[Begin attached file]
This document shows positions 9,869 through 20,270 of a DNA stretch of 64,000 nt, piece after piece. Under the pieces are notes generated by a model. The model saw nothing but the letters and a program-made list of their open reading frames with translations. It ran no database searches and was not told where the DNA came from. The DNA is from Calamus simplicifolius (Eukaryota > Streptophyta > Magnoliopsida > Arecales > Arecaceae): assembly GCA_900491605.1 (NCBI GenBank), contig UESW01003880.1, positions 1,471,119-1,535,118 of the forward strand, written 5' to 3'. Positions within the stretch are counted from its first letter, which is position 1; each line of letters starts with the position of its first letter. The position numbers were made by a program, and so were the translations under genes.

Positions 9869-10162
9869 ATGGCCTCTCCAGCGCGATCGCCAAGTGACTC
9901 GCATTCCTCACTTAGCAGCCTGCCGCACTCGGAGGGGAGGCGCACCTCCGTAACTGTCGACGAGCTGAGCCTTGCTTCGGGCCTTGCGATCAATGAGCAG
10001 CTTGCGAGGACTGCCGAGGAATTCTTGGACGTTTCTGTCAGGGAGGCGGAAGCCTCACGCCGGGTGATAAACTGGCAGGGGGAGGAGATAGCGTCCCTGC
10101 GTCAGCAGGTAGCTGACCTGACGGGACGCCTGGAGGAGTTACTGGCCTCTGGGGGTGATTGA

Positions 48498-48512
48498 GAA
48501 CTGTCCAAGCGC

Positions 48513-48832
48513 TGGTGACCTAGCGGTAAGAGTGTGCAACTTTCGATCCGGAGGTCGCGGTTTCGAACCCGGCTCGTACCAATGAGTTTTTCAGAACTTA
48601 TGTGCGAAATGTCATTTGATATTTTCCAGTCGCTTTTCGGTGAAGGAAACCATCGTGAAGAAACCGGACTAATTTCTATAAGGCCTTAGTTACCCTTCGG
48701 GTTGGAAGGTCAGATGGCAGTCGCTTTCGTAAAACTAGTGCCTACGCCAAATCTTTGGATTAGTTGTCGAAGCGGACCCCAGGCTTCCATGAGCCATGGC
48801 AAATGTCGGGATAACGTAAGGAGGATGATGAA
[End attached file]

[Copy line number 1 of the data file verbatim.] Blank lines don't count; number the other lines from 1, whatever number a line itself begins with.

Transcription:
This document shows positions 9,869 through 20,270 of a DNA stretch of 64,000 nt, piece after piece. Under the pieces are notes generated by a model. The model saw nothing but the letters and a program-made list of their open reading frames with translations. It ran no database searches and was not told where the DNA came from. The DNA is from Calamus simplicifolius (Eukaryota > Streptophyta > Magnoliopsida > Arecales > Arecaceae): assembly GCA_900491605.1 (NCBI GenBank), contig UESW01003880.1, positions 1,471,119-1,535,118 of the forward strand, written 5' to 3'. Positions within the stretch are counted from its first letter, which is position 1; each line of letters starts with the position of its first letter. The position numbers were made by a program, and so were the translations under genes.